only the balls that have at least smin points in them. In addition, we maintain the set of points in these balls Clustered={sS| ∃l: sBl and vlVB}, and a list of the connected components of GB, which we refer to as Components(GB) ={Comp1, ...,Compm}.

(7)

Algorithm 2 Landmark-Selection(q,iter,S)

Choose lS uniformly at random; L={l};

for each d(l,s)∈QUERY-ONE-VS-ALL(l,S)do dmin(s) =d(l,s);

end for

for i = 1 to iter1 do

Let s1, ...,snbe an ordering of points in S such that dmin(sj)≤dmin(sj+1)for j∈ {1, . . . ,n−1}; Choose l∈ {snq+1, . . . ,sn}uniformly at random;

L=L∪ {l};

for each d(l,s)∈QUERY-ONE-VS-ALL(l,S)do if d(l,s)<dmin(s)then

dmin(s) =d(l,s);

end if end for end for return L;

B

l

1

B

l

1

l

1

l

1

B

l

2

B

l

2

l

2

l

2

s

s

l

l

B

l

B

l

Figure 1: Balls around landmarks are displayed, with the next point to be added to a ball labeled as

s∗.

that has a cluster Ci for each component Compi, where each Ci contains points in balls in Compi. If this condition is never satisfied, we report no-cluster. A sketch of this algorithm is given in Algorithm 3. In our description Expand-Ball() is an abstraction for expanding one of the balls by a single point, which is performed by finding the next closest landmark-point pair(l∗,s∗), and adding

sto Bl∗ (see Figure 1). In Section 4 we give a full description of an efficient implementation of

Expand-Landmarks.

The last step of our algorithm takes the clustering Creturned by Expand-Landmarks and im-proves it. We compute a set Lthat contains exactly one working landmark from each cluster CiC

(any working landmark is sufficient), and assign each point xS to the cluster corresponding to the

closest landmark in L′.

(8)

Algorithm 3 Expand-Landmarks(k,smin,n′,L,S)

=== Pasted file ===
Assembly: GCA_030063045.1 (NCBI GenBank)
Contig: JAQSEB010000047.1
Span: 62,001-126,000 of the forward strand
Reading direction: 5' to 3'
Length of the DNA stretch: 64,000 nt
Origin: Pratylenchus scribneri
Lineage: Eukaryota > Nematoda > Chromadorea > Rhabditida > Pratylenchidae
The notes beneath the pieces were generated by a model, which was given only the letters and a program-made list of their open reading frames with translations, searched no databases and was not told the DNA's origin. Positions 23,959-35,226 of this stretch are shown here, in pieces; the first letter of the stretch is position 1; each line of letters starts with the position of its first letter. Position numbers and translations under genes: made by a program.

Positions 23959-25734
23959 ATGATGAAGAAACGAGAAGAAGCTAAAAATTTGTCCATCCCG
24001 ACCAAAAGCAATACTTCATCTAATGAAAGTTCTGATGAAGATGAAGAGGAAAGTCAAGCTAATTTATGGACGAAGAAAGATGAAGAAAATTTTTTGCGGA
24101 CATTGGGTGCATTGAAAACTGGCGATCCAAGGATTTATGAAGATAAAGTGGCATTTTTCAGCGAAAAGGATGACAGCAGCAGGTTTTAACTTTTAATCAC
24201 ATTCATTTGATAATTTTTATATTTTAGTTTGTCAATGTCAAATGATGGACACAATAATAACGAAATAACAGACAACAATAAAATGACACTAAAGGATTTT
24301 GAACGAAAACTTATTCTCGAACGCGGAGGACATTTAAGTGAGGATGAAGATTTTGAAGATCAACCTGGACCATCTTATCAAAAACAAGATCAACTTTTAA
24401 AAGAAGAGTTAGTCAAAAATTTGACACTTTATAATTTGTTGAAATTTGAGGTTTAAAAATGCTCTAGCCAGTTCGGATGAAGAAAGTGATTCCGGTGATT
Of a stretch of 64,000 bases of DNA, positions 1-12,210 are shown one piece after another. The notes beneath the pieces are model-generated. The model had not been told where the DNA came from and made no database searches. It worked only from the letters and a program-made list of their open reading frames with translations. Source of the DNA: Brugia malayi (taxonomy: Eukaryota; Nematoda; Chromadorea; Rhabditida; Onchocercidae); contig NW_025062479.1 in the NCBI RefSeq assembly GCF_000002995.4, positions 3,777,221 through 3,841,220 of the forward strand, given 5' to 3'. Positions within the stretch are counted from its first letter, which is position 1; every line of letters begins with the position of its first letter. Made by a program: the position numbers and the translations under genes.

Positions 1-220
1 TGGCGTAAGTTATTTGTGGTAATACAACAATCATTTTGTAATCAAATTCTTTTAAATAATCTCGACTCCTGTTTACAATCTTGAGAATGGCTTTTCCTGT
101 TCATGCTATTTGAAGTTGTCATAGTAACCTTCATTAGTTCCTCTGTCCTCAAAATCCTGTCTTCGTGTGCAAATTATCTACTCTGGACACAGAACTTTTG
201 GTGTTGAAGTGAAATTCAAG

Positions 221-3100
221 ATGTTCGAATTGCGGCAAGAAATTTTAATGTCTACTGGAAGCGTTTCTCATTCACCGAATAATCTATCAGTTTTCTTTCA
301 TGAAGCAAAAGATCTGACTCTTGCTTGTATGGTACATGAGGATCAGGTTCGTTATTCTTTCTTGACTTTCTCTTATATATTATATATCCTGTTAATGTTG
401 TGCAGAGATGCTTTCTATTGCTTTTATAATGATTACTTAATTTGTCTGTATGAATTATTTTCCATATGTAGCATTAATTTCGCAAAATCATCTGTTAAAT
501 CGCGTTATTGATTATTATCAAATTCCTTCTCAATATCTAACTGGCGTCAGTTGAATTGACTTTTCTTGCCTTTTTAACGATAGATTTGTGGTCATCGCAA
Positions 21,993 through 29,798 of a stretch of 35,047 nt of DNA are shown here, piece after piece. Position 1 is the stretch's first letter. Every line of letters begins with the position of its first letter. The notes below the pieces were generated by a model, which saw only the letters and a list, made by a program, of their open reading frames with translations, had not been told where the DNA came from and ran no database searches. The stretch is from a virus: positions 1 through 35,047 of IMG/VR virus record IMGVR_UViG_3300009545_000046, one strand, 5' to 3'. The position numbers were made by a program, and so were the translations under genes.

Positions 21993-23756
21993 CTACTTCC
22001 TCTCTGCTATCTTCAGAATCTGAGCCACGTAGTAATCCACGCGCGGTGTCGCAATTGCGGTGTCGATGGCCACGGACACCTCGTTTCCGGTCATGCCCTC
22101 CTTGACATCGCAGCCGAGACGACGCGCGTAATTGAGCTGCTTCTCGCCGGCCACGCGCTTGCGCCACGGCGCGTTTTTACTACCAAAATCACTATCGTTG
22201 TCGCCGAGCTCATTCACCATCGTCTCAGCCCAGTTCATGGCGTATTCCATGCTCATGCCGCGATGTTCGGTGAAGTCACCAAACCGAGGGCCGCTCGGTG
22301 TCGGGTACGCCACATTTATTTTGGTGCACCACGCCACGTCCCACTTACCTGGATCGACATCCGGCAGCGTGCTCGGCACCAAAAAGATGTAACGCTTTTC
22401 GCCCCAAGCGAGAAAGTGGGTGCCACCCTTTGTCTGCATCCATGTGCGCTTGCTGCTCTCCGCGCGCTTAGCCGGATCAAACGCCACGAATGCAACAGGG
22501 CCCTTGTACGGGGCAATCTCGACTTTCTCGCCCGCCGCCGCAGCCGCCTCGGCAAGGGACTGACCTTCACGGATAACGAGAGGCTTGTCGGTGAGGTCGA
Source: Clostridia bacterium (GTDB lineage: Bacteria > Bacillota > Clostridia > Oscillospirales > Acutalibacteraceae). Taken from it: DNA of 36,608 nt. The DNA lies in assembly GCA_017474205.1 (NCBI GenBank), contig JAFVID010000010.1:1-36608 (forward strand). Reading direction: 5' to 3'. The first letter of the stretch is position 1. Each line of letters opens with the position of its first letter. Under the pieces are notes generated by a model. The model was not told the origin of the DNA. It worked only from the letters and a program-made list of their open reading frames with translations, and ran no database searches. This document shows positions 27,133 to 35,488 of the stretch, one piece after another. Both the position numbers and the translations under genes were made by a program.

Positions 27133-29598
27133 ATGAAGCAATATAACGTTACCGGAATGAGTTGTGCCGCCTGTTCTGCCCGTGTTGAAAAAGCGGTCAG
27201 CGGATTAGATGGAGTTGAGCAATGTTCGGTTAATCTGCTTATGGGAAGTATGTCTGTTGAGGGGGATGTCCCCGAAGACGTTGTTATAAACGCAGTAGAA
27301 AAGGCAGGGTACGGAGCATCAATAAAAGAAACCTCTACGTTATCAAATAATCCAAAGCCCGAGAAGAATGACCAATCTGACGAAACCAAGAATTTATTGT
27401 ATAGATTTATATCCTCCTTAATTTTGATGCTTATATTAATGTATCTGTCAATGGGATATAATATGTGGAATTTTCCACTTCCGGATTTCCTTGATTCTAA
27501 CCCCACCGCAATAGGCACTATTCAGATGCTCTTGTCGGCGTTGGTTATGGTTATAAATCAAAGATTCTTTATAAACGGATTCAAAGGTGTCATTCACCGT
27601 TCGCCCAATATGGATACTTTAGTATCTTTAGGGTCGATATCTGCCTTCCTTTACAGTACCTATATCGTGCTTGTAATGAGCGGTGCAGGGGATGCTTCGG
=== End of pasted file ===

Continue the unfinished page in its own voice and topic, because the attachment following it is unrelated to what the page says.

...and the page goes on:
1: r = 0;

2: while ((l∗,s∗)= Expand-Ball()) != null do

3: r=d(l∗,s∗);

4: update GB, Components(GB), and Clustered;

5: if|Components(GB)|=k and|Clustered| ≥nthen

6: return C={C1, ...,Ck}where Ci={sS| ∃l: sBl and vl∈Compi}; 7: end if

8: end while

9: return no-cluster;

Theorem 2 Given a metric space M= (X,d), where d is unknown, and a set of points SX , if the instance(S,d)satisfies the(1+α,ε)-property for the k-median objective function and if each cluster in the target clustering CT has size at least(4+51/α)εn, then Landmark-Clustering outputs a clustering that isε-close to CT with probability at least 1−δin time O((k+ln1δ)|S|log|S|)using O(k+ln1δ)one versus all distance queries.

Before we prove the theorem, we will introduce some notation and use an analysis similar to the one in Balcan et al. (2009) to argue about the structure of the clustering instance that follows from our assumptions. Letε∗=dist(CT,C∗). By our assumption that the k-median clustering of S satisfies the(1+α,ε)-property we haveε∗<ε. Because each cluster in the target clustering has at least(4+51/α)εn points, and the optimal k-median clustering C∗differs from the target clustering byε∗n≤εn points, each cluster in C∗must have at least(3+51/α)εn points.